"Oh my god. Oh my god. I cannot believe this, look at it, look at its pain, we have to put it out of its
misery. Oh my god. What can I kill it with."
I suggested a rock, but the biggest rock we could find was half the size of a fist and this brought on a
fresh bout of hysterics,
"What! I can't kill it with this. Look at the pain. I can't do it. I can't do it. Oh my god. Oh my god. I can't
kill it with a rock this size. We have to kill it. I can't do it. Oh my god."
I couldn't bear to watch this any longer, so I told the gibbering hippy that I'd take care of skippy while
he had a look at the car. There was a tyre lever in the back of the car, and I started taking out my
frustration on the roo's head, it stopped moving after about two hits—I gave it thirty more to make
sure. The hippy called from behind the car where he was hiding and wanted to know, 'if I was sure it
was dead'. There was no doubt—and I was about to say yes, but when he added,
"This is the darkest day of my life. I don't know how I can live knowing the pain I have caused,"
a terrible violence came over me. After all, my day had been pretty dark and I honestly thought,
"Better to take it out on skippy, than do something I regret."
I really wanted to be cracking the hippy's skull. I must have bashed it about fifty more times, and only
stopped when I heard the car start. Despite having a completely smashed radiator, the car went—so
escorted by a cloud of steam, I made my belated entrance into Hawker.
It was ten o'clock when we arrived, my bus left at four in the afternoon and there wasn't another one for
three days. However, that was a different problem and all I wanted was something to drink and a place
to sleep. There was no way the car would go any further without repairs, so it looked as if we were
stuck with each other for the night. I introduced myself, and after a lot of thought he said,
"Uuumm...Just call me Robert...Yeah Robert."
Even though his reply was a bit suspicious, I wasn't in the mood for games and couldn't care less what
his name was, as long as I had something to call him. The cheapest place to stay was the caravan
park; it was $25 for one person and $35 for two. I only had $35 and a bus ticket, Robert said he didn't
have anything, so I offered to pay for both of us—he did after all save my life. There was no way I
could afford to spend all my money, so I made him hide in the back of the car while I paid for the van.
By picking me up, Robert not only saved my life, but also reaffirmed my fading belief that humans can
communicate without being misunderstood. If that brought me down to earth, the lady at reception put
me in orbit again. She gave me the weirdest looks, it was if she served me not for business—even
though she obviously needed it—but to get me out of her sight and as soon as I left the office I heard
her bolt the door behind me. Earlier in the day, actions such as hers would have worried me, made me
feel misunderstood, but at the moment nothing could distract me from my need for water. I raced to
the van and fumbled with the keys, I was so excited that I dropped them, but after I found them,
opened the door and got a glass of water in my hand, I almost cried with joy. All I needed now was
some beer, and I would be in heaven. Robert didn't want to go, so I went to the pub by myself.
As I entered the pub everyone went silent and stared at me, I was feeling spaced out from being in the
sun all day and the attention made me nervous. Something had to be said, but I couldn't think straight;
after a few long seconds I managed to communicate,
"Do you sell beer here?"
This did nothing to break the silence, it felt silent as the road despite the jukebox playing in the corner.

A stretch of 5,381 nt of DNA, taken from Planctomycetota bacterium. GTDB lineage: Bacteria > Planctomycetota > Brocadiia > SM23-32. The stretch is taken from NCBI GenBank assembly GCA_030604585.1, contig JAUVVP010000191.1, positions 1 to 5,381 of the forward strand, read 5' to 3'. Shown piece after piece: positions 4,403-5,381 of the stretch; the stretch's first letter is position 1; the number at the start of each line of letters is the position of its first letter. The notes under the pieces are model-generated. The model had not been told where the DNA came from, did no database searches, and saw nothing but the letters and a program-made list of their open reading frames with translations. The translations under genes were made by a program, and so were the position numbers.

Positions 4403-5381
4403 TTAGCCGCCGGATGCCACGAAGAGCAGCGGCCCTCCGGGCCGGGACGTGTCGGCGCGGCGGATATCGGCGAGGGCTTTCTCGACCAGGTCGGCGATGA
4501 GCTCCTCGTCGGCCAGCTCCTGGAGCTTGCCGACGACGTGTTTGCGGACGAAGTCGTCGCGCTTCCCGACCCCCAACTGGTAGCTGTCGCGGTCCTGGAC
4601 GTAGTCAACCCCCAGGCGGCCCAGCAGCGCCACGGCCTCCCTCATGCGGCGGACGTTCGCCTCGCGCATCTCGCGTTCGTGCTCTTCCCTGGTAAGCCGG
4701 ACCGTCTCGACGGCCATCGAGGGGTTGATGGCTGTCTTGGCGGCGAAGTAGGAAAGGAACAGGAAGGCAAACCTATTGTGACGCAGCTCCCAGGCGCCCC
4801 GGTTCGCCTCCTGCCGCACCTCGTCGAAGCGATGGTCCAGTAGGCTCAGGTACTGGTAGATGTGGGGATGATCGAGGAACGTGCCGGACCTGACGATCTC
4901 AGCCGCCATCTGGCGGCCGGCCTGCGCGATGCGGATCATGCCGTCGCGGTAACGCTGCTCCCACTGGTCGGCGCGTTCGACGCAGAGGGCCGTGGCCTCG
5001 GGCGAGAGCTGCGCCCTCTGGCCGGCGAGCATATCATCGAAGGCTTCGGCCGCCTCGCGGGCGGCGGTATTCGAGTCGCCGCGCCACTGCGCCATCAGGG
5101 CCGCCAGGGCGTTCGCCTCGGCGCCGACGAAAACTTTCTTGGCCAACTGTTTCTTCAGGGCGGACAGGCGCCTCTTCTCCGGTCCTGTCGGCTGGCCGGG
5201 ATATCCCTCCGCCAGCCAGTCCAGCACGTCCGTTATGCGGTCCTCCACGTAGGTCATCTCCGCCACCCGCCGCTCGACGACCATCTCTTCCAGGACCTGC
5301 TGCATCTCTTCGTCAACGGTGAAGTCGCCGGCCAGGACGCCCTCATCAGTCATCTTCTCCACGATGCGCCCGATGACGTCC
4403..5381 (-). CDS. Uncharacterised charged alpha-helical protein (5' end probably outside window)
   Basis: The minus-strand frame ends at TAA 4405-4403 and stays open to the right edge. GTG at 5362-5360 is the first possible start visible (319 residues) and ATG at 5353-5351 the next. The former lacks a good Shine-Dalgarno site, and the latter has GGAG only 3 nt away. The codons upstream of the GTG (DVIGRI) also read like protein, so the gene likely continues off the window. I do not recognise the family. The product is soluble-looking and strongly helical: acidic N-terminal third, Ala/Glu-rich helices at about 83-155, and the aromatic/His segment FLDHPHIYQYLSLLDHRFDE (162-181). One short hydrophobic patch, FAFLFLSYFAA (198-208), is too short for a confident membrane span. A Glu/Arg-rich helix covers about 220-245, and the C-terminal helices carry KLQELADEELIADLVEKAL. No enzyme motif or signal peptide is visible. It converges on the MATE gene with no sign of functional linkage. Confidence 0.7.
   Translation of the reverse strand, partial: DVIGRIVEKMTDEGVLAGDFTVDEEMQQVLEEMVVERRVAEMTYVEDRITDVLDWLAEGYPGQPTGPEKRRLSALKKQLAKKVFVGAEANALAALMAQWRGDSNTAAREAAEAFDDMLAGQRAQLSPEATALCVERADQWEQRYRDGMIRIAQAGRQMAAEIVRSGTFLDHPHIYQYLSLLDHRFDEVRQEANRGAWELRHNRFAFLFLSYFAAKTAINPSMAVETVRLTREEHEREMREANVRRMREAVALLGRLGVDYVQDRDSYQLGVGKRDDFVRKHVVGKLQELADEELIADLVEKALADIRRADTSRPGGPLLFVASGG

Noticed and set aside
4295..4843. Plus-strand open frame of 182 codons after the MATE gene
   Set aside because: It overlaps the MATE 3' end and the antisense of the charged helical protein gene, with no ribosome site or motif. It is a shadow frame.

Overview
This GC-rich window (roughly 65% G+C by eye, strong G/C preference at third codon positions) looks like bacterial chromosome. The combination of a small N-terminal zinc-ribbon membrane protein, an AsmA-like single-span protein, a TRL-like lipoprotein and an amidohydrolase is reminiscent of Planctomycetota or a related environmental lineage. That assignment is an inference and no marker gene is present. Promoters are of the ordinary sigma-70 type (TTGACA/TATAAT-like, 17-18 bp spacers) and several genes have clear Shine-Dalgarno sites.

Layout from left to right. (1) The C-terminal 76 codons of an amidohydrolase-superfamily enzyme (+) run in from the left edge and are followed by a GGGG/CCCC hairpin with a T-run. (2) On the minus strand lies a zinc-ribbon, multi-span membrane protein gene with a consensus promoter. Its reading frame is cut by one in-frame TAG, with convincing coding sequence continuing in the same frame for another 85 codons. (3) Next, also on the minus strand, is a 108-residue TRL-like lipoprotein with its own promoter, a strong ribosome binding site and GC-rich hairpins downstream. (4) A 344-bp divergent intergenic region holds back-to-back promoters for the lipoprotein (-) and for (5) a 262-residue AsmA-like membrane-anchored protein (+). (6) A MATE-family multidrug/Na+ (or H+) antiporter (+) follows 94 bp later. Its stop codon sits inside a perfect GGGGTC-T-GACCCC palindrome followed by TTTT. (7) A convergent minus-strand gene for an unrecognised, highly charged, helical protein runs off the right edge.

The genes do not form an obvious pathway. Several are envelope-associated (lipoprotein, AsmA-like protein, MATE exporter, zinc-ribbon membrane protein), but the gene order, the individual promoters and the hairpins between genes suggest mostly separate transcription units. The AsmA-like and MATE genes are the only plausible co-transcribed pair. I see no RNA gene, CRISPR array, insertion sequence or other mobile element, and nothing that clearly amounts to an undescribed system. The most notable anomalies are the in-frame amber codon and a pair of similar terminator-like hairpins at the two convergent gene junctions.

In what seemed like ten minutes, the barman carefully replied,
"Yes....It's a pub."
The pressure was getting to me, there was a bottle of VB sitting on the bar, it was all the help I
"Can I have a six pack of VB," I yelled.
Everything I said seemed so loud compared to the silence, I had no idea whether I yelled, whispered
or thought my last statement, but the bartender bent under the bar and produced a six pack, so we
must have shared something in common. I gave him my ten dollars and he put eight dollars change
next to the six pack on the bar. I knew something was wrong, I should have been given less change,
but I couldn't think fast enough to take advantage of this windfall. It wasn't to be honest, but to prove
to myself that we held common expectations with regard to this exchange, that I made this attempt at
communication with the bar tender creature,
"Shouldn't you have given me less change."
He responded by taking six dollars from the pile of money on the bar, pointing at the door and
"f--- off...Go...And don't come back."
I didn't want to stay and learn any more of his customs, so I obeyed.
The feeling of alienation that had troubled me all day had returned, what did I do to make people treat
me like this? On the way back to the van I stopped at the toilet block, I looked in the mirror and saw a
tableau of despair, where the rest of the world could only see a 'weirdo'. My face was completely
sunburnt, my lips were cracked and had white crusty stuff dribbling from the corners, the blood from
my grazed chin had been smeared all over my face and there were clumps of bloody kangaroo fur in
my hair. Kangaroo blood had splashed all over my hands, up my arms and through my jeans, my
hands had big pussy welts on them and there were traces of nail polish on my fingernails—the legacy
of a drunken night with my friends in Darwin. On my back was a piece of paper attached with sticky
tape, on it was written 'Dumkoft'.
The rest of the night was relaxing; we sat in the van, drank beer and talked. Robert turned out to be a
nice guy and actually apologised for being aggressive in the car. He told his views on animal liberation,
environmental issues and aboriginal land rights—most of what he said seemed reasonable, but I got
the impression he was trying to remember what someone else had told him or something that he had
read. Nevertheless, I was impressed by his confidence, and in spite of a vague sense of unease
whenever he made some of his bolder claims, I found it easier to agree with everything he said. For
the first time in years, I went to bed feeling at peace with the world, it was such a change to the
alienation that had been plaguing me all day. I fell asleep almost instantly, and before I knew it—it was